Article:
But non-magnet racers discovered the freakishly fast fundamentals: the chassis’ stable, yet responsive ‘footprint’; low centre of gravity; independent front axles; deep and slippy guide; torquey and torrential Ev03 motor; the grippy and predictable tyres.
Get a Pro Slot car running right, and it’s probably the sweetest non-magnet car you’ll ever drive.
Obviously, that means buying the car and immediately junking half of it.
First you’ll have to find one, and this is becoming increasingly difficult for two reasons:
- They stopped making them five or eight or 10 years ago
- I keep buying them all
Have a look around the internet and you can still find them, usually on auction sites or at a handful of European on-line retailers.
My area of speciality is the 911 GT3, which gets the Evo3 motor. The Porsche GT2 has a lower-revving (21,500 rpm), gold-wrapped Evo2 motor, but with the GT2’s wider track, a well-driven example will hang onto a GT3 on most tracks. That is, after you’ve rebuilt it.
The Pro Slot body is attached to the chassis by just two screws, on the centreline of the car. Even this is a great thing; running them one turn loose lets the body ‘roll’ in cornering.
To facilitate this even better, I take my darling Dremel and its plastic-cutting wheel and trim one millimetre from the entire circumference of the chassis. This lets the body move free of the chassis edges.
Turning to the mounting pylons on the underside of the body, I place reinforcing sleeves of PVC pipe over them, to provide a broader seat against the mounting points on the chassis. These sleeves also let you tweak body height to ensure that the wheel arches remain clear of the tyres when the body rolls.
These Pro Slot chassis come with independent front axles, which is a great thing: it reduces drag when one or both front tyres touch down in cornering or braking.
If you want to be a real nerd, you can v-e-r-y carefully (by hand) run a 3.5mm drill bit through the plastic axle hanger, and sleeve it with 1/8” brass rod. Needless to say, I do.
The Good Gear(s)
Italian brand Slot.it, boutique purveyor of slot-car go-fast parts, makes a conversion kit (SIKK05) that’s ready to drop into your Pro Slot car. It includes a rear axle, bronze bearings (peculiar to Pro Slot), 34-tooth aluminium spur gear and a pair of aluminium wheels.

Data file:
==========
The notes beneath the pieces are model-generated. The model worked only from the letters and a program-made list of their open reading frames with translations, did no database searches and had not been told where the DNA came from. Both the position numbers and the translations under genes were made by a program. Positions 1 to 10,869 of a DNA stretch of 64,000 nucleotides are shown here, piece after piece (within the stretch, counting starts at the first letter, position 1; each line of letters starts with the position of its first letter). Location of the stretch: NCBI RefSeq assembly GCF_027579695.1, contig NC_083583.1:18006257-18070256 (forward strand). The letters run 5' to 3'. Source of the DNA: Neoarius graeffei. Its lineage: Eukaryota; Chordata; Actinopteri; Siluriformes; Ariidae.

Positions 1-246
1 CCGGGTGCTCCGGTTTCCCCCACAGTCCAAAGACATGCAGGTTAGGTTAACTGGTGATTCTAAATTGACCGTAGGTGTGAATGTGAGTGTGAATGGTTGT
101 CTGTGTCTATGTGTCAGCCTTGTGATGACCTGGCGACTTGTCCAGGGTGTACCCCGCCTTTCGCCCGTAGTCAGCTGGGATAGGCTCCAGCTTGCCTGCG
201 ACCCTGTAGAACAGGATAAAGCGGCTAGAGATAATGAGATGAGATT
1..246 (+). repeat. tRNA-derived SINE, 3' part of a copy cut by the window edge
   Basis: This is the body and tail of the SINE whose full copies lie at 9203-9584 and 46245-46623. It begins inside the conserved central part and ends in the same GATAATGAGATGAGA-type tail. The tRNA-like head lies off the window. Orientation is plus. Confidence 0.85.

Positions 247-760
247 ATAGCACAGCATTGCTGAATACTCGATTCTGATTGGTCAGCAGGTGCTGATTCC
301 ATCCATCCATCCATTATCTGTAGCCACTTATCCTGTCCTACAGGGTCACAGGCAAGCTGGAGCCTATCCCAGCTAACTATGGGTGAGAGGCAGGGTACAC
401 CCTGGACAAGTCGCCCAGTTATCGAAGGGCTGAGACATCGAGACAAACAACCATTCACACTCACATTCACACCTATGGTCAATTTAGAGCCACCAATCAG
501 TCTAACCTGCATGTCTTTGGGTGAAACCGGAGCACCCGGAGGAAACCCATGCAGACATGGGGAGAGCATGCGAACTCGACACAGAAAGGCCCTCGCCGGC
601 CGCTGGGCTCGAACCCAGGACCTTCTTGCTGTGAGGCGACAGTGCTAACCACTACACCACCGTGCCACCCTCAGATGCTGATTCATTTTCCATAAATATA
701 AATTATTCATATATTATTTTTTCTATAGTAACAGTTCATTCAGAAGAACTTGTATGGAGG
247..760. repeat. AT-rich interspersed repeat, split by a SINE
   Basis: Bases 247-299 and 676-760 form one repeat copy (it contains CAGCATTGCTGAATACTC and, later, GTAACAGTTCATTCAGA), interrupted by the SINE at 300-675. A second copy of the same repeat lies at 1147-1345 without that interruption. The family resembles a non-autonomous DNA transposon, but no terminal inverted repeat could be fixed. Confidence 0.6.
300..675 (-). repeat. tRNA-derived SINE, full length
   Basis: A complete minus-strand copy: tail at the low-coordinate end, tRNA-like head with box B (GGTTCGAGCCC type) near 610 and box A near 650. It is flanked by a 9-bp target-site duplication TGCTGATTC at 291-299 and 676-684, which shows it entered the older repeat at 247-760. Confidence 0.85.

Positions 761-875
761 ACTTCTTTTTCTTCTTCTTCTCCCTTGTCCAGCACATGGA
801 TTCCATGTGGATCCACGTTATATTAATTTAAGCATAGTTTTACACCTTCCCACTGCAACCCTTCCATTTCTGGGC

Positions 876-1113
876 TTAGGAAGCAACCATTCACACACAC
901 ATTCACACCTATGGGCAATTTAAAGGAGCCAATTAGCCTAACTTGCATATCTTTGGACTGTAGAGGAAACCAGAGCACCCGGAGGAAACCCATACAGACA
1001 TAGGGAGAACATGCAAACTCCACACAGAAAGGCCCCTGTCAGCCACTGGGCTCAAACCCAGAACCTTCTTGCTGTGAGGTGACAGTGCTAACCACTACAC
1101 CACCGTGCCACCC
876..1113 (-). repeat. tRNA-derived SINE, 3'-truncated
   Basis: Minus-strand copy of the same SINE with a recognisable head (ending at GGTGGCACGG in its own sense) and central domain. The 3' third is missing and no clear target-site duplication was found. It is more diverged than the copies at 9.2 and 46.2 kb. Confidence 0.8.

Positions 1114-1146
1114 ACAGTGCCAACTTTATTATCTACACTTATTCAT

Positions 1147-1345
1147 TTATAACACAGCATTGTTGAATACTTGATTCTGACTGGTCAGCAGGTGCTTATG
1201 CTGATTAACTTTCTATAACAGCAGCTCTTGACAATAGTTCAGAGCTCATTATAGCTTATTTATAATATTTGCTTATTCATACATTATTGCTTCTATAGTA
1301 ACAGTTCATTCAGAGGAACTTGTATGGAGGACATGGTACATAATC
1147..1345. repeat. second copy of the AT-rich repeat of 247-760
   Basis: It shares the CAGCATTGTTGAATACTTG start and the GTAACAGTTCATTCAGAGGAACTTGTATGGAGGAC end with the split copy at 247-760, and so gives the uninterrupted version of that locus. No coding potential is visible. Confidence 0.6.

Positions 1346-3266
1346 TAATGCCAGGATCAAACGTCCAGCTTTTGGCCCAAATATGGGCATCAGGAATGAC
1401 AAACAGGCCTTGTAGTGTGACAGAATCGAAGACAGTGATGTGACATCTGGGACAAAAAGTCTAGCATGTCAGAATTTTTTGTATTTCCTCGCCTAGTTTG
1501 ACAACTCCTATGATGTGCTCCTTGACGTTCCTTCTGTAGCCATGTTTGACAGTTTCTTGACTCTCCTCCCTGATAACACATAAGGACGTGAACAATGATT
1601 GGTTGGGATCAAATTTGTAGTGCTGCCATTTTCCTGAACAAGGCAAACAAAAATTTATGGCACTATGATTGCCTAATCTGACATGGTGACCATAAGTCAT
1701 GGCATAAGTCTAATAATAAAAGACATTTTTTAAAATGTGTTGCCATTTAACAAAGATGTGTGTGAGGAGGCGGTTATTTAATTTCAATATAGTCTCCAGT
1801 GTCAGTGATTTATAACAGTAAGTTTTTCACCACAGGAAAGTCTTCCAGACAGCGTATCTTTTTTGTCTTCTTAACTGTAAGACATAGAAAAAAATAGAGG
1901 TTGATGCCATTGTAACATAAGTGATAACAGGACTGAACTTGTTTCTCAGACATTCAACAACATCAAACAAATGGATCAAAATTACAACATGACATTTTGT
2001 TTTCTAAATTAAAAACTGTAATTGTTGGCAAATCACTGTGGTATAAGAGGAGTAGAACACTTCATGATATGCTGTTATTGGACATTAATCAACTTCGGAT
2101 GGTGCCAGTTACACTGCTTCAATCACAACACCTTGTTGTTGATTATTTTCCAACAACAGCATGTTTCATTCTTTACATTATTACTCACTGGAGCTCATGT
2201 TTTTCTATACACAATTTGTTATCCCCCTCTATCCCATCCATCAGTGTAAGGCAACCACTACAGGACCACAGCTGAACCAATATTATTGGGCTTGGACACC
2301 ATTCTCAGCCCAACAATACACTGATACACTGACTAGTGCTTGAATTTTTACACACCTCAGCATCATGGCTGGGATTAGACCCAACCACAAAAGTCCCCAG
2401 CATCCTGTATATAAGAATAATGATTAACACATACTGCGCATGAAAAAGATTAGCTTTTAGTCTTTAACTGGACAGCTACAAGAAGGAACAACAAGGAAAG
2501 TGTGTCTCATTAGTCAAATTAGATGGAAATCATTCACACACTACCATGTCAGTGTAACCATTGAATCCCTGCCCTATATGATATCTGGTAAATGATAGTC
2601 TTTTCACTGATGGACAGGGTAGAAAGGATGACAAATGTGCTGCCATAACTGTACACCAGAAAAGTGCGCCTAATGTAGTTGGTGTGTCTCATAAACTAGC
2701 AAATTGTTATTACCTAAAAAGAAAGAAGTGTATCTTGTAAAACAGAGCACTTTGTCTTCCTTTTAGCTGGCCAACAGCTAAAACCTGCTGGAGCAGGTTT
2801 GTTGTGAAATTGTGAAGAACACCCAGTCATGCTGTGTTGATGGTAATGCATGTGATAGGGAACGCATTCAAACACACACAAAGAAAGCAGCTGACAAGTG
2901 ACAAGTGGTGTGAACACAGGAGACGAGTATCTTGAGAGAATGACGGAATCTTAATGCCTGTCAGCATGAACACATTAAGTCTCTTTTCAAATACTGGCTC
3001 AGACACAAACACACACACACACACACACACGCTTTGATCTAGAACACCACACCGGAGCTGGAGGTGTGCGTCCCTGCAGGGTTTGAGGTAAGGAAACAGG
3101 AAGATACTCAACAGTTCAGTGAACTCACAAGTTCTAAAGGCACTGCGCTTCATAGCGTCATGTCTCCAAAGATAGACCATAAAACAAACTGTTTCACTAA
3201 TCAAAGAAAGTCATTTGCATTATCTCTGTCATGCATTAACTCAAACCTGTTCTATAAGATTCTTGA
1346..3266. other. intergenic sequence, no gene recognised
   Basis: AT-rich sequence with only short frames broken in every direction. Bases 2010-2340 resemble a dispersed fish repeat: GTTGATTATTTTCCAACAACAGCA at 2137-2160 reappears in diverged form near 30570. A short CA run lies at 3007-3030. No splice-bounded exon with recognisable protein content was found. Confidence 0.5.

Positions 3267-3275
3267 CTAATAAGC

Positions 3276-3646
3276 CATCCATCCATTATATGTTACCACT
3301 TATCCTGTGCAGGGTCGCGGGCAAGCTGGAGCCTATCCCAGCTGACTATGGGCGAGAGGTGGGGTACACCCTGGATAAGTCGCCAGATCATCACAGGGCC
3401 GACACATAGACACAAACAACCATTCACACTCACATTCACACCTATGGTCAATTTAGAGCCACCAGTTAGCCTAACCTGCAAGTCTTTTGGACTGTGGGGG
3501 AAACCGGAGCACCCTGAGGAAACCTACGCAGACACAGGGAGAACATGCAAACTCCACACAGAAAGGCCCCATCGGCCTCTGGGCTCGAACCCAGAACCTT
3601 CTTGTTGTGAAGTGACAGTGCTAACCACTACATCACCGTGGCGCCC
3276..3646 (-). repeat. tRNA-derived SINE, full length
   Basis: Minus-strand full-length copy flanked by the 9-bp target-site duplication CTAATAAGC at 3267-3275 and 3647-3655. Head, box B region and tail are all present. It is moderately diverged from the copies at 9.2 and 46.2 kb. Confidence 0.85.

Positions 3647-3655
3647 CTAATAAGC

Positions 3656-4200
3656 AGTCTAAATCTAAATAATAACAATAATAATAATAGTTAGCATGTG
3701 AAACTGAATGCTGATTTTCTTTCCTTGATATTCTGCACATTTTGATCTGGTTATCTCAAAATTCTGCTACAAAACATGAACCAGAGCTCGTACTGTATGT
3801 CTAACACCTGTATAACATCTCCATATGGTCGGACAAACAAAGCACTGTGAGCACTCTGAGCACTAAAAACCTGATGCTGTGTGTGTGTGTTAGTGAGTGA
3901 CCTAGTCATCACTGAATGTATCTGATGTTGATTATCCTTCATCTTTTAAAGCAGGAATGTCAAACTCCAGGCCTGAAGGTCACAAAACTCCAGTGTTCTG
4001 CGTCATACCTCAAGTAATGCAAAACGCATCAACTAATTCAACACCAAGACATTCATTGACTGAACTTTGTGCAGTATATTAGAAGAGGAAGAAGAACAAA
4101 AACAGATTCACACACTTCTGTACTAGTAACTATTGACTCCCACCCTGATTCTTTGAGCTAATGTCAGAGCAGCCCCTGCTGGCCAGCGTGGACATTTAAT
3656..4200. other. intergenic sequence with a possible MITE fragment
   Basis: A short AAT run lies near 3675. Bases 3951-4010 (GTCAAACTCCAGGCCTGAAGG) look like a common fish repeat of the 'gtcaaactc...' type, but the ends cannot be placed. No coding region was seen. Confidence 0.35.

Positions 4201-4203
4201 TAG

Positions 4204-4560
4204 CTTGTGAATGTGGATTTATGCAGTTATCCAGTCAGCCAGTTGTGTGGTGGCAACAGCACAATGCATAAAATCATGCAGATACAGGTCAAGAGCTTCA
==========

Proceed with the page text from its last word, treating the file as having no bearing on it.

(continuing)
As is usual with Slot.it, all this stuff runs true as goose grease, which is what you need to race non-magnet.
What the kit doesn’t include is the Slot.it brass 11-tooth pinion (SIPS-11). And the 15.8×8.2mm wheels that come with the kit are too small in diameter, so I use the larger, 17.3×8.2mm ones (SIPA18-Al). On the front, I go for the plastic version (SIPA18-Pl).
Of course, nobody says you have to use Slot.it; I’ve also built GT3 and GT2 racers, tweaked up the wazoo, with ultra-light, hollow axles and drilled-out gears and wheels from both NSR and MB Slot.
Ready to Launch
… Starting with the pod. Much as I love the idea of the Pro Slot’s rubber-cushioned motor pod, the sad fact is it doesn’t work. Before replacing the motor in the pod, press on the new, brass pinion and – while you’re at it – replace the rather brittle, standard motor wires with some soft, silicon-sheathed stuff.
Click the motor very carefully back into the pod and remove the rubber block from the chassis. Drop the pod into place and proceed to glue it there (I use Shoe-Goo). Now, snapping the rear axle and bushes into the chassis will hold the pod in the correct place while the glue cures.
The finishing touches are to replace the standard guide’s little suspension spring with a fixed collar, and to use soft, scrumptious Slot.it racing braids. Oh, and I use hard-compound, zero-grip tyres on the front.